Table 2

Age-gender standardized baseline demographics and laboratory results accordings to eGFR in the entire cohort (n = 1,363)

eGFR Characteristics

≥90 mL/min/1.73 m2, n = 564

60-89 mL/min/1.73 m2, n = 443

30-59 mL/min/1.73 m2, n = 265

15-29 mL/min/1.73 m2, n = 91

p-value

Age, years

50.1 ± 13.8

57.3 ± 13.8

59.3 ± 13.7

59.4 ± 14.6

0.0001

   T1)

a

b, c

c

c

 

Sex,%

     

   Males

46

48.3

54.3

56

 

   Females

54

51.7

45.7

44

 

Diabetes,%

52.8

45.1

32.8

29.4

 

Hypertension,%

10.1

12.1

23.3

21.2

 

Measurements

     

   Urine protein, mg/day

572 ± 1,871

744 ± 2,366

1,231 ± 2,236

2,050 ± 3047

0.0001

   T1)

a

a, b

b

c

 

   WBC, mm3

7,420 ± 3,116

7,534 ± 3,112

7,940 ± 3,003

7,909 ± 2,967

0.252

   Hb, g/dL

12.5 ± 1.7

12.5 ± 1.7

11.6 ± 1.9

10.8 ± 1.8

0.0001

   T1)

a

a

b

c

 

   Platelet, mm3

276,222 ± 103,955

259,255 ± 92,563

250,831 ± 96,831

235,755 ± 87,964

0.002

   T1)

a

a, b

a, b

b

 

   Protein, g/dL

6.7 ± 3.3

6.6 ± 0.9

6.7 ± 3.8

6.3 ± 0.8

0.447

   Albumin, g/dL

3.8 ± 0.7

3.8 ± 0.6

3.6 ± 0.7

3.5 ± 0.6

0.0001

   T1)

a

a

a, b

b

 

   Total cholesterol, mg/dL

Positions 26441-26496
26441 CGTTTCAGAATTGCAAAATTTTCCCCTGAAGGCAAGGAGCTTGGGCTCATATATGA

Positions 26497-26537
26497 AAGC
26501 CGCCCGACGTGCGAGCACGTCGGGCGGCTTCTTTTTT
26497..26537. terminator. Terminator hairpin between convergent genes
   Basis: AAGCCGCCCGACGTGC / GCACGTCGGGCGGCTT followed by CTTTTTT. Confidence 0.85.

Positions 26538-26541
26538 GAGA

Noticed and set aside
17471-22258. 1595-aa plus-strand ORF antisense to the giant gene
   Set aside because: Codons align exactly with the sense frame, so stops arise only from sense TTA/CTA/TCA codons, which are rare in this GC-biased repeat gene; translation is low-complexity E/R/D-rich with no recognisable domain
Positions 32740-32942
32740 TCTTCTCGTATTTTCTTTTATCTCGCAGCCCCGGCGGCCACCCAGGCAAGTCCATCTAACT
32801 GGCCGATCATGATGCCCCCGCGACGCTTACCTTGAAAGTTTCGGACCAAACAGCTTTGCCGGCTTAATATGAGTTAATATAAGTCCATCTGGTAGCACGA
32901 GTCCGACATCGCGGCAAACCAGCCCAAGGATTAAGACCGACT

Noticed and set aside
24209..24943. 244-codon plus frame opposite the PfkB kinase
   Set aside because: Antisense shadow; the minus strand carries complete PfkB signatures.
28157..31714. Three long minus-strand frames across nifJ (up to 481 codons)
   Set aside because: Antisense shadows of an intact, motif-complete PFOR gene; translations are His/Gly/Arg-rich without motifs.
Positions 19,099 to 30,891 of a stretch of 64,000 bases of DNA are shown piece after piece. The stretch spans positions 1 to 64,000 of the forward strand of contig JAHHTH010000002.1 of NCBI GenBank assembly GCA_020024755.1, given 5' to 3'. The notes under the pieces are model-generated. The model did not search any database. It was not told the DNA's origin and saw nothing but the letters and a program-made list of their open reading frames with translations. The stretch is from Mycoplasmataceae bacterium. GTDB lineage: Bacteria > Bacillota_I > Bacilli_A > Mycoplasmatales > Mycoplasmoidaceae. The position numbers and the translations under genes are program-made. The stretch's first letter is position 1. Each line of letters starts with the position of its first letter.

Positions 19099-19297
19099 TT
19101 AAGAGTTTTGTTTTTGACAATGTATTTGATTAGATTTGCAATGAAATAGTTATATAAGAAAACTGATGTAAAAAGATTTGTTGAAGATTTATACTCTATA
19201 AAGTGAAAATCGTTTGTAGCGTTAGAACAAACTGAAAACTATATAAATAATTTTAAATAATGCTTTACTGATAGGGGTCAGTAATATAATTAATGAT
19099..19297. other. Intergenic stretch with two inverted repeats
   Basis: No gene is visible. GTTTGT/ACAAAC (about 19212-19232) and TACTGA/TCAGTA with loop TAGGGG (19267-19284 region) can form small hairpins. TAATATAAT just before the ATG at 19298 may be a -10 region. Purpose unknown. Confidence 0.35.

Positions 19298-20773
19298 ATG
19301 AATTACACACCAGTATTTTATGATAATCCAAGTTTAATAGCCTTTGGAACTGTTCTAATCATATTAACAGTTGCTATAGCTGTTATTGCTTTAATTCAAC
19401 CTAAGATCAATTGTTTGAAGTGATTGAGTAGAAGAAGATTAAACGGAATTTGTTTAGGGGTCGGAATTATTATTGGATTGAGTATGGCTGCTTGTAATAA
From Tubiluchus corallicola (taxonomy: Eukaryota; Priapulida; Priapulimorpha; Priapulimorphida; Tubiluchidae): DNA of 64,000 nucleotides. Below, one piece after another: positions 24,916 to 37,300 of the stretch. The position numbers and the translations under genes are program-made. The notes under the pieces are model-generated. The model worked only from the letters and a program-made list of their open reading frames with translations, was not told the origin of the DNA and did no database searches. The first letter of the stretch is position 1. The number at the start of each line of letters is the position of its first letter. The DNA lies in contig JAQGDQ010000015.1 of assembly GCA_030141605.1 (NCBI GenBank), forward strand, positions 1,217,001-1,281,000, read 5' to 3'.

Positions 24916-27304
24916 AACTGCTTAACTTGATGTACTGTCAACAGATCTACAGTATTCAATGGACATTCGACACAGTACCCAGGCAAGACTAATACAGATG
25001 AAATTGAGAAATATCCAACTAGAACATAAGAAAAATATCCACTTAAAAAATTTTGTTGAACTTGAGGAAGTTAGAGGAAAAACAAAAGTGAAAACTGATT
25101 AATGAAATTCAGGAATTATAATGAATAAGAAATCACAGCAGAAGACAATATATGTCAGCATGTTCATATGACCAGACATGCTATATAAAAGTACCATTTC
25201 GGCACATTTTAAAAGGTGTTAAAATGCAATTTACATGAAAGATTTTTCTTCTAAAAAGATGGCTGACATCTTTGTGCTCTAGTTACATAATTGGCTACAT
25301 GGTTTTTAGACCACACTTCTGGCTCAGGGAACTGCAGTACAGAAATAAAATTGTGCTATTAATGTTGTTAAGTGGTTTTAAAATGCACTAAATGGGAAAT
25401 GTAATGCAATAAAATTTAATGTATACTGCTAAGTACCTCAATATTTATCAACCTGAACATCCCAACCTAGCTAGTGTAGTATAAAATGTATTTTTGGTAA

204 ± 93

208 ± 71

207 ± 87

205 ± 72

0.215

   LDL Cholesterol, mg/dL

126 ± 55

113 ± 44

109 ± 34

112 ± 40

0.103

   HDL cholesterol, mg/dL

46 ± 16

45 ± 16

42 ± 14

40 ± 12

0.001

   T1)

a

a, b

b, c

c

 

   Triglycerides, mg/dL

170 ± 360

151 ± 127

155 ± 95

180 ± 192

0.657

   AST, IU/L

29 ± 27

29 ± 20

27 ± 16

29 ± 38

0.108

   ALT, IU/L

28 ± 25

28 ± 23

24 ± 20

26 ± 47

0.197

   Fasting blood glucose, mg/dL

153 ± 81

142 ± 74

127 ± 62

127 ± 69

0.0001

   T1)

a

a, b

b

b

 

   BUN, mg/dL

12.5 ± 4.5

16.1 ± 5.6

24.3 ± 9.4

38.1 ± 15.5

0.0001

   T1)

a

a

b

c

 

   Creatinine, mg/dL

0.71 ± 0.13

0.96 ± 0.16

1.51 ± 0.33

2.86 ± 0.69

0.0001

   T1)

a

b

c

d

 

   Total Bilirubin, mg/dL

0.77 ± 0.22

0.76 ± 0.21

0.72 ± 0.22

0.67 ± 0.21

0.0001

   T1)

a, b

a, b

b, c

c

 

   Direct Bilirubin, mg/dL

0.31 ± 0.09

0.30 ± 0.09

0.30 ± 0.10

0.28 ± 0.09

0.222

1) The same letters indicate non-significant difference between groups based on Turey's multiple comparison test

Figure 1

Correlation between serum total bilirubin concentration and eGFR in whole subjects (r = 0.128, p = 0.0001).

Figure 2

Correlation between serum total bilirubin concentration and eGFR in DM subjects (r = 0.202, p = 0.0001).

Figure 3

Correlation between serum total bilirubin concentration and 24 hour urine protein in whole subjects (r = -0.228, p = 0.0001).

Figure 4

Correlation between serum total bilirubin concentration and 24 hour urine protein in DM subjects (r = -0.227, p = 0.0001).